TORONTO — Hollywood flicks were always the main attraction at Bob Boyle’s drive-in theatre on the outskirts of Brackley, P.E.I., but shortly after the COVID-19 pandemic shut everything down, a nearby high school made an unusual request.
Left without the possibility of their traditional graduation festivities, they wondered if the Brackley Drive-In might consider accommodating families by the carload for a gown-and-hat ceremony under the stars. Boyle was intrigued, and it got him wondering if his towering outdoor screen might become a beacon for other major events witnessed from the physical distance of a motor vehicle.
“I love thinking outside the box,” explained Boyle, who’s operated the drive-in theatre for 18 years.
“That’s where I get my enjoyment — being able to pull off things that people didn’t think were possible.”
Now Boyle’s in discussions with local ministers about having churchgoers pull up their cars for prayer, and he’s tentatively booked a couple’s wedding, where the cake might be served through the passenger window.
Owning a car wasn’t supposed to look this way in 2020. But after years of concern over how the heaps of metal, cost way too much, were the epitome of rush-hour anxiety and were heavy on carbon emissions, COVID-19 has brought us full circle — at least temporarily.
When restless adventurers journey outside the house in the coming weeks, the ones with access to a vehicle will have a set of keys to a multitude of experiences that may elude anyone without their own isolation room on wheels.
Early on in the pandemic, car culture seemed positioned for a renaissance of sorts.
In March, several U.S. strip clubs opened drive-thrus that kept staff working and customers rolling through the doors. Around the same time, footage of a DJ’s live set in Germany made the rounds online as he spun club hits while a sea of vehicles packed with ravers honked and flickered their headlights from a safe vantage point.
As summer nears, the trend is catching on. Starting this weekend the Toronto zoo will launch a “drive-thru experience” that sends guests along a pre-planned route where they can observe the animals safely from their cars. It’s a model that will presumably draw smaller crowds, but stave off an outright closure of the premises.
“It feels like 2020 is the year where you make lemonade,” said Leah Fay, a member of Canadian band July Talk, which saw its summer tour plans scrapped due to COVID-19 before they embraced the idea of playing two shows in front of rows of vehicles this August.
Her band hopes to reignite some lost ticket sales with physically distanced concerts at a Toronto drive-in theatre.
Early illustrations show the rockers performing on a raised stage between two movie screens while dozens of cars look onwards. The screens will have July Talk’s live set projected on them, as concertgoers tune in through their FM radios, just like a drive-in movie.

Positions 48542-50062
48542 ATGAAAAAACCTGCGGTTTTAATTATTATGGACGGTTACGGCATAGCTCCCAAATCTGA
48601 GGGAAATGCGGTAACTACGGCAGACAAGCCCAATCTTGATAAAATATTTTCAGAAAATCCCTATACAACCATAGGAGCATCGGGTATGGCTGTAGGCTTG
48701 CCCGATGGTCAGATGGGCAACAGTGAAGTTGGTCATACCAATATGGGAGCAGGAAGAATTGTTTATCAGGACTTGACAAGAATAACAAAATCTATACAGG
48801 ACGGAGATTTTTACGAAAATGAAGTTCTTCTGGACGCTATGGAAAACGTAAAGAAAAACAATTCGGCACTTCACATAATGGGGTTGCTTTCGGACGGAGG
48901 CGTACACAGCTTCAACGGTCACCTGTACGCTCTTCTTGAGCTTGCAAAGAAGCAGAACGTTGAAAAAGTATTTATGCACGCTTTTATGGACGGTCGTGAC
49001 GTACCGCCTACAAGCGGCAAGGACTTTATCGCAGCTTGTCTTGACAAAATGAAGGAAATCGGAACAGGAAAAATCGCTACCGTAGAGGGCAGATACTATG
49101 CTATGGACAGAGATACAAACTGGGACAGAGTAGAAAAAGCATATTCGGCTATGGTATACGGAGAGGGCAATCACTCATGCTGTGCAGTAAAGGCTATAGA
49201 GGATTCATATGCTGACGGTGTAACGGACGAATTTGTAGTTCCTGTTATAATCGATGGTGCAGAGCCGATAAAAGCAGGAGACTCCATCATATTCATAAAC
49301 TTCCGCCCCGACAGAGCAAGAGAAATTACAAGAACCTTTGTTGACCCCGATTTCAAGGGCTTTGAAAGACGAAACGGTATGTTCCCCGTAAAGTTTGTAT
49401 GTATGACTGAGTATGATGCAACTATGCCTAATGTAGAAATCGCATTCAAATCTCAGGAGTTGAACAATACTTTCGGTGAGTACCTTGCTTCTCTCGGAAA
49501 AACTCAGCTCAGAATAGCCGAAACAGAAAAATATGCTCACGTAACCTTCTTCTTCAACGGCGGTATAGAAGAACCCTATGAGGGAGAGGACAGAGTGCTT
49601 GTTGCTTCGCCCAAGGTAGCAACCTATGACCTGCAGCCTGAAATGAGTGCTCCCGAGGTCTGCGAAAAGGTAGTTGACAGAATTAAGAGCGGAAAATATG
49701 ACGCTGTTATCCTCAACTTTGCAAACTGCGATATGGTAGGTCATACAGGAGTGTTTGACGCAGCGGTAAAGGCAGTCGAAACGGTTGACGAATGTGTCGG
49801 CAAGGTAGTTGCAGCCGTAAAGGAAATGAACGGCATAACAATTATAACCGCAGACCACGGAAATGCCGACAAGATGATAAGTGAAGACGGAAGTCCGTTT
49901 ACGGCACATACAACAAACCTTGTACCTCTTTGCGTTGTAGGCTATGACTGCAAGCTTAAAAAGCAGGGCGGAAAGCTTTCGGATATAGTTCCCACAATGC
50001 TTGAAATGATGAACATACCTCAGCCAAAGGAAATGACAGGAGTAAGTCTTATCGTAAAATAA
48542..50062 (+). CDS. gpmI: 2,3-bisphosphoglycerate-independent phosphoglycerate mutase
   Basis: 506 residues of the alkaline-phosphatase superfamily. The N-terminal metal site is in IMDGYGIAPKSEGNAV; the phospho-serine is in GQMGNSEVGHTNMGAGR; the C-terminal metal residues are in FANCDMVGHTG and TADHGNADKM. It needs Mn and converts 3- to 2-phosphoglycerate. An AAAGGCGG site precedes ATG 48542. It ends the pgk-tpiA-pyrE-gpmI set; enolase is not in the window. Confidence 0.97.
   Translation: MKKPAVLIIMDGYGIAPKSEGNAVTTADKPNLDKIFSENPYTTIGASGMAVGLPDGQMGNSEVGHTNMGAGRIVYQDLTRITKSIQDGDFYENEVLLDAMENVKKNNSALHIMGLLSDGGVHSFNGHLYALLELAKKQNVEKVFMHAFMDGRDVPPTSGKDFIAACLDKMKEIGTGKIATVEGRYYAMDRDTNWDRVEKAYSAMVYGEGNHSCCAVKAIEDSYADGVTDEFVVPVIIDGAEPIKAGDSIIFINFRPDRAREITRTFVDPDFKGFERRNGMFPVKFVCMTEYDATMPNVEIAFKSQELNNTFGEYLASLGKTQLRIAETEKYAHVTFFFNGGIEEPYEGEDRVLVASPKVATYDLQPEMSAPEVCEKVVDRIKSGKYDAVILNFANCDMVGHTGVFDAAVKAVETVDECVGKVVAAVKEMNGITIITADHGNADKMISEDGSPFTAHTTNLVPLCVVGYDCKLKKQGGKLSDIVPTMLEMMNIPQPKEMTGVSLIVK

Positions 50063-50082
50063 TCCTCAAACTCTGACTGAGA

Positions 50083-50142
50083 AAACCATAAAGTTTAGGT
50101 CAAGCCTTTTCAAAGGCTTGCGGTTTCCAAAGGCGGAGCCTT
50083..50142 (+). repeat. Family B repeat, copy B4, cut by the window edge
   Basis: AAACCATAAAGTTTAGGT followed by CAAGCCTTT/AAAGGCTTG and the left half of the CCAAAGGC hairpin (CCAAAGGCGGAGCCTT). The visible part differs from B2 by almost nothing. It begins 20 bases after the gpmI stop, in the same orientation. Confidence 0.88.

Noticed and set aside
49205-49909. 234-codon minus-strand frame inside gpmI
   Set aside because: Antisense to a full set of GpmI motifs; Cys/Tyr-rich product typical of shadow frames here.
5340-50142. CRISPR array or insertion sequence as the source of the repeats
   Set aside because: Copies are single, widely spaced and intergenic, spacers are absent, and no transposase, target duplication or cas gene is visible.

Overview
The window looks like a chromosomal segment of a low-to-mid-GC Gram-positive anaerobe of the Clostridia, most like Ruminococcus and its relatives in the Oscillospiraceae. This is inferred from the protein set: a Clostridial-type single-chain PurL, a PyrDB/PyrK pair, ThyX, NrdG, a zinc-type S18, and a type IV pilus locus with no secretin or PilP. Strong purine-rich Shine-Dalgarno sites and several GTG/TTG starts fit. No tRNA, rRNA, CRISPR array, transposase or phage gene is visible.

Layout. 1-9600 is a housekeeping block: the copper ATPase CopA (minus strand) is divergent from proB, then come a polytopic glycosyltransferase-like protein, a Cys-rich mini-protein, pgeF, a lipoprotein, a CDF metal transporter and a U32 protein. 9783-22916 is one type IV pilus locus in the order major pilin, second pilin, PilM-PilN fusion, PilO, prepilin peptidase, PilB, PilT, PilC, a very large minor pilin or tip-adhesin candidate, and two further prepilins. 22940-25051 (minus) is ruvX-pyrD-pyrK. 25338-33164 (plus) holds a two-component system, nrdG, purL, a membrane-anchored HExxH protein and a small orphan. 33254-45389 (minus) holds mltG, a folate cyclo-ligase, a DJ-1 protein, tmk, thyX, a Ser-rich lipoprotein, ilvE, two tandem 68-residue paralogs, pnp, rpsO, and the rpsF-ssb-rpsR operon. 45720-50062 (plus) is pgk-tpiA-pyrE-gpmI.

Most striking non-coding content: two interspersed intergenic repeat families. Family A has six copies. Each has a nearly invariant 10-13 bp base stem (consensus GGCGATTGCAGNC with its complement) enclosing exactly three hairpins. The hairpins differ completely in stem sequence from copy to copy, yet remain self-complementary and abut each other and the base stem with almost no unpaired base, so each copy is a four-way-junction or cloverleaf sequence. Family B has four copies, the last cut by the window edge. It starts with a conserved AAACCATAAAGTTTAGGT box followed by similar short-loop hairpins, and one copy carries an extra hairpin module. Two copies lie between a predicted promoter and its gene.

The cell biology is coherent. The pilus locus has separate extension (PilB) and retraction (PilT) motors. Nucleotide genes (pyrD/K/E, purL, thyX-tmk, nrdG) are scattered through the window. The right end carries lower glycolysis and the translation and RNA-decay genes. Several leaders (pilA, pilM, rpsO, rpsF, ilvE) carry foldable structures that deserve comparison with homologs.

There’s no denying that July Talk’s shows won’t feel quite the same. Fay can’t rush into the audience like she’s usually does, and it’ll be difficult to read the crowds energy when it’s a bunch of faceless windshields. Still, fellow band member Peter Dreimanis likes the idea of playing to a lot filled with ”these little germ-safe pods.”
“Even though the car horns will probably substitute (for) handclaps, and there will be some adjustments to make, I think we’ll still be able to (have) that kind of tailgate feeling,” he added.
Beyond the presentation itself, there are other questions about to events make it worthwhile to pack in crowds by the car. Most events would still like to charge per person, but that’s more difficult when people start piling in the trunk.
But organizers of the art exhibit Immersive van Gogh believe they’ve met patrons in the middle by starting with a base price for each vehicle, and going up from there. The model makes it more attractive to bring the entire family.
Corey Ross imagined the temporary iteration of the exhibit, dubbed Gogh By Car, out of necessity when it became clear their original walk-through version wouldn’t be able to operate on the planned launch date. So instead, he is rolling out a cars-only event for the first 11 days, running from June 18 to 28, before he hopes to reintroduce the feet-on-the-ground experience when physical distancing rules are eased.
The idea was made possible because the digital exhibit is being held at the Toronto Star’s former printing presses, a space that accommodated a steady flow of traffic for years.
Fourteen cars per timeslot will pull into the building, shut off their engines, and watch a 35-minute showcase of moving projections of van Gogh’s work onto the walls of the building. They’ll be seeing it from the distance of their vehicles, which Ross acknowledges isn’t he way it was meant to be seen, so he’s offering ticketholders a return trip once the walk-through exhibit begins later this summer.
“It will be enough to keep us going and allow us to keep everybody working, and in the interim that’s what’s important,” he said.
“Anything that can get us safely out of our home and people re-engaged with culture right now is a sign of hope.”